The technology to easily, quickly manipulate genes — and, for some, the beginning of a Gattaca-like dystopia — is here, and its name is CRISPR. So what, exactly, is this technology and why is it so controversial? Here’s your primer.
Several years ago, biologists discovered that bacteria in the body are able to defend themselves by cutting up pieces of DNA from invading viruses, storing them in the spaces in the bacteria’s own DNA and recognizing the viruses if they come back. Manipulation of this naturally occurring process, dubbed CRISPRs, or clustered regularly interspaced short palindromic repeats, has the potential to one day improve crops, cure cancer, prevent Alzheimer’s, and, some say, wreak havoc on the natural world.
The biochemist mainly credited with the discovery of the CRISPR/cas9 system (often referred to as simply CRISPR) is Jennifer Doudna, a professor of chemistry and molecular and cell biology at the University of California at Berkeley. She was among the nearly 500 scientists who met at the International Summit of Human Gene Editing in Washington, D.C., earlier this month, and one of those who expressed concern about using the science on human embryos and stem cells.
CRISPR appears to be a universal biological process — in other words, bacteria everywhere cut the DNA with a viral command — and is remarkably easier and cheaper than earlier forms of genome editing. Some worry that because of this, the zeal to create a genetically engineered elite super race might be difficult to contain. If we’re able to prevent a baby from ever getting Alzheimer’s with a little gene tinkering, why not ensure he or she also is tall or strong by removing any genetic material linked to puniness? A surge of designer babies into the gene pool would interfere with natural selection and could usher in renewed acceptance for eugenics, some fear.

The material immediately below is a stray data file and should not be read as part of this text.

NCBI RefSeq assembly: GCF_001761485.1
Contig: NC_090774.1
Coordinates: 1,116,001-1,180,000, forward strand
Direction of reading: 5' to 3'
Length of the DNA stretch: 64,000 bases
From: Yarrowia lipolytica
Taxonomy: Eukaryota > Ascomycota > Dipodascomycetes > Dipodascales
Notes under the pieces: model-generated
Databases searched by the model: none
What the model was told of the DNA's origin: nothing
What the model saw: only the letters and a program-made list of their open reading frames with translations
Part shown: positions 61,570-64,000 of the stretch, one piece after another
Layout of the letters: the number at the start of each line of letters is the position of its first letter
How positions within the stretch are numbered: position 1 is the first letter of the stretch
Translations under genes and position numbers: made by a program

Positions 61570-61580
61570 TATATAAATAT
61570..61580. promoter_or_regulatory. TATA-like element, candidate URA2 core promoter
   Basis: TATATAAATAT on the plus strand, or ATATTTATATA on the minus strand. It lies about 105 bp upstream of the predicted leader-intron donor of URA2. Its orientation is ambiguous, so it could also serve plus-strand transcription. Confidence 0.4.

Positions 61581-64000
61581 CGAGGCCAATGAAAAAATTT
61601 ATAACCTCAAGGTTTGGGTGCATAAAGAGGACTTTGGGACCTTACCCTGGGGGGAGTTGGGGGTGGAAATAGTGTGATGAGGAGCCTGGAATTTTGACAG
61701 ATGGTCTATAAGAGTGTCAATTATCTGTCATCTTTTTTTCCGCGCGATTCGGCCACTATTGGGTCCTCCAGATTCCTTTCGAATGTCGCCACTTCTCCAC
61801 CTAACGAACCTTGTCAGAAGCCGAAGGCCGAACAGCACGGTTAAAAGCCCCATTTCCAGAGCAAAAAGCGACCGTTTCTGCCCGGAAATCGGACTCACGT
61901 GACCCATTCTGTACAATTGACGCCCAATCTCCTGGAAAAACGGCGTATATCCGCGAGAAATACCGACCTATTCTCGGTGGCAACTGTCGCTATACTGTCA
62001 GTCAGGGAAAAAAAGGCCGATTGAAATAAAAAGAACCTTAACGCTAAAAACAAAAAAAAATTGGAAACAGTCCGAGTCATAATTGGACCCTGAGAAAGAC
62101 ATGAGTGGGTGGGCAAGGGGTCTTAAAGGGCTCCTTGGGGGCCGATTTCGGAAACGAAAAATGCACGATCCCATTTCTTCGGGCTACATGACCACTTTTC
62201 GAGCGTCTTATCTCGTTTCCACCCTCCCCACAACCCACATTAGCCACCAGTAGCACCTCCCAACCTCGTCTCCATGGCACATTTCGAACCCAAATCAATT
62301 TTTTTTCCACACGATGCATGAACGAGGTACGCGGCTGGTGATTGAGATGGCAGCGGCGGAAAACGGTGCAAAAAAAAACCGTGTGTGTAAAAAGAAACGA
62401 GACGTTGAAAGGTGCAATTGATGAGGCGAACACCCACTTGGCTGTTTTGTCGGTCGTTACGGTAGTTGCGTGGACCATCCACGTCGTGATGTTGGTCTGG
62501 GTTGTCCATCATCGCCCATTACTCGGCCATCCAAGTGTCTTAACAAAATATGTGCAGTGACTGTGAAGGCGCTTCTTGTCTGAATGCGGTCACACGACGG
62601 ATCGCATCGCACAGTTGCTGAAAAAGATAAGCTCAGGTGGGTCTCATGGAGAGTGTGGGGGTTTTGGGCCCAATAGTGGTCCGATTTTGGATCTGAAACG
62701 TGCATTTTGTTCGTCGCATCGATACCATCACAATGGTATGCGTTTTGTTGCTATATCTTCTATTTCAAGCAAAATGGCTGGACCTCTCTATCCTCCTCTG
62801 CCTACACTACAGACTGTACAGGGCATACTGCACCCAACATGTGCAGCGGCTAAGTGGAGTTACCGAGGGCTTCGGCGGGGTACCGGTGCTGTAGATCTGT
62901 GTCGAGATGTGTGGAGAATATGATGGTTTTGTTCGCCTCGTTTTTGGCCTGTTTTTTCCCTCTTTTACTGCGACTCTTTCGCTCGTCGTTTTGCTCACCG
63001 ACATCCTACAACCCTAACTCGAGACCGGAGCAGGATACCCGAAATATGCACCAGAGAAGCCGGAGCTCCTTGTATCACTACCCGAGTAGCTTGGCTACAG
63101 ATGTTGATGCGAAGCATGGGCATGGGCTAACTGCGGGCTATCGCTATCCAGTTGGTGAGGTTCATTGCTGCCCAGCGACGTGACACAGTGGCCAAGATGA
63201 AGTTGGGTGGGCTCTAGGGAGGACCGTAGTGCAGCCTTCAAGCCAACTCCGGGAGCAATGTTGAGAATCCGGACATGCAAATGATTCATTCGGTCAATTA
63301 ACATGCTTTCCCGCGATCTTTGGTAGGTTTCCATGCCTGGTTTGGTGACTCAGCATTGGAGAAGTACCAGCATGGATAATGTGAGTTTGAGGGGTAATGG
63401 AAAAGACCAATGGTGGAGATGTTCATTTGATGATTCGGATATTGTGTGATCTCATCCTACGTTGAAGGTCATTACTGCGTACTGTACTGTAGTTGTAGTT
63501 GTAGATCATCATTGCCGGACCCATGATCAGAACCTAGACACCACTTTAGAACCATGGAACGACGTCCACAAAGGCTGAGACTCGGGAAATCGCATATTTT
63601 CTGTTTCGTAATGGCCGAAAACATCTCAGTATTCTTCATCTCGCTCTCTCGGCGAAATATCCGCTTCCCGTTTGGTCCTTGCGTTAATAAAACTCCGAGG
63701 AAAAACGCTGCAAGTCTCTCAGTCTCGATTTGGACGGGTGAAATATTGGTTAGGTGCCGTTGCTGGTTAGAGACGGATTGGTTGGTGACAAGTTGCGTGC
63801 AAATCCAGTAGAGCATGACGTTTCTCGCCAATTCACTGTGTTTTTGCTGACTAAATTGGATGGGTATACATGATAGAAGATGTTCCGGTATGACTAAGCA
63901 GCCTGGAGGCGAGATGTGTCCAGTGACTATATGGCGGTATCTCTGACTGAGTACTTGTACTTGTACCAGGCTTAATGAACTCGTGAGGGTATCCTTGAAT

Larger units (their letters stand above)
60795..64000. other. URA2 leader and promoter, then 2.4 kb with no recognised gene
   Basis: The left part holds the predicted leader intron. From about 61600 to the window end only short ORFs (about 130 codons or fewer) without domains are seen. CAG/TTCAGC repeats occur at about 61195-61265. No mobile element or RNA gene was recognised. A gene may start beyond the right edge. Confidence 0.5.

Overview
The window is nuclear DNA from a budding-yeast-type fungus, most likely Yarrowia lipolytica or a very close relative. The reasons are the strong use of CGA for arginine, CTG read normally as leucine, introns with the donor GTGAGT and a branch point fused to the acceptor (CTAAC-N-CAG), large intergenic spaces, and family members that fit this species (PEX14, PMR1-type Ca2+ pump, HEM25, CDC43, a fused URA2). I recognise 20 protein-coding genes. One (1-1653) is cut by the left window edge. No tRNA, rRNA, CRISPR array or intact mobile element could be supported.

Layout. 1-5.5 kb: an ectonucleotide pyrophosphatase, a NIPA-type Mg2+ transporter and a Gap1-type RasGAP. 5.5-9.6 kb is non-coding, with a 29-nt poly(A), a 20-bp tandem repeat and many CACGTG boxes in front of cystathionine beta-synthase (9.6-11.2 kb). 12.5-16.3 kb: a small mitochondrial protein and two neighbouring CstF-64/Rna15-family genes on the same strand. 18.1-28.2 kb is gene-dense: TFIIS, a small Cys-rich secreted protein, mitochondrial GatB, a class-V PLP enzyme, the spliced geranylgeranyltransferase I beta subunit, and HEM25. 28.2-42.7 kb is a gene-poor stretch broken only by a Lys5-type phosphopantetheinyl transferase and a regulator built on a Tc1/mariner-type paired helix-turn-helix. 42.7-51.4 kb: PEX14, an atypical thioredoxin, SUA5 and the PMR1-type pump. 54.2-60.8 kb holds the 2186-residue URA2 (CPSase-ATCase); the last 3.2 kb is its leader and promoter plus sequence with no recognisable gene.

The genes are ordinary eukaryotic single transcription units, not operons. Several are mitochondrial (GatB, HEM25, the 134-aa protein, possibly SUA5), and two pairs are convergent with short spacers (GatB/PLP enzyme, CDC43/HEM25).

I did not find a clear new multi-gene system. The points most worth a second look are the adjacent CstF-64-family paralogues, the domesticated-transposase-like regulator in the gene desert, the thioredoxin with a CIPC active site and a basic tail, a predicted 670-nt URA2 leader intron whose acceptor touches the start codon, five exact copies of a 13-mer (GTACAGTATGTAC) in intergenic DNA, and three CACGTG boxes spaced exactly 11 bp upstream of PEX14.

In a RadioLab radio show this past June, however, a guest pointed out that people once expressed similar fears that in vitro fertilization (IVF) was dangerous or unnatural yet is widely accepted today. And for now anyway, fears of a Frankenrace are premature. Researchers in China recently conducted controversial CRISPR experiments on human embryos that were essentially a bust. Of the 86 embryos they tested, only 28 were “successfully spliced,” Nature reported, and of those, only a handful did what the scientists were shooting for.
But no one wants to exercise caution to such a degree that we postpone potentially life-saving scientific discoveries. Because it’s theoretically possible now for scientists to, for example, insert a protein able to grab cancer cells and attack any genetically based disease into someone, the disease-fighting implications of CRISPR are huge.
A group of scientists who attended the D.C. summit recommended the formation of an international body to create guidelines for ongoing research into human gene editing. Not a bad idea, considering that the possibility to manipulate he genes of human embryos to essentially do whatever we want is likely a mere 10 or 20 years away.
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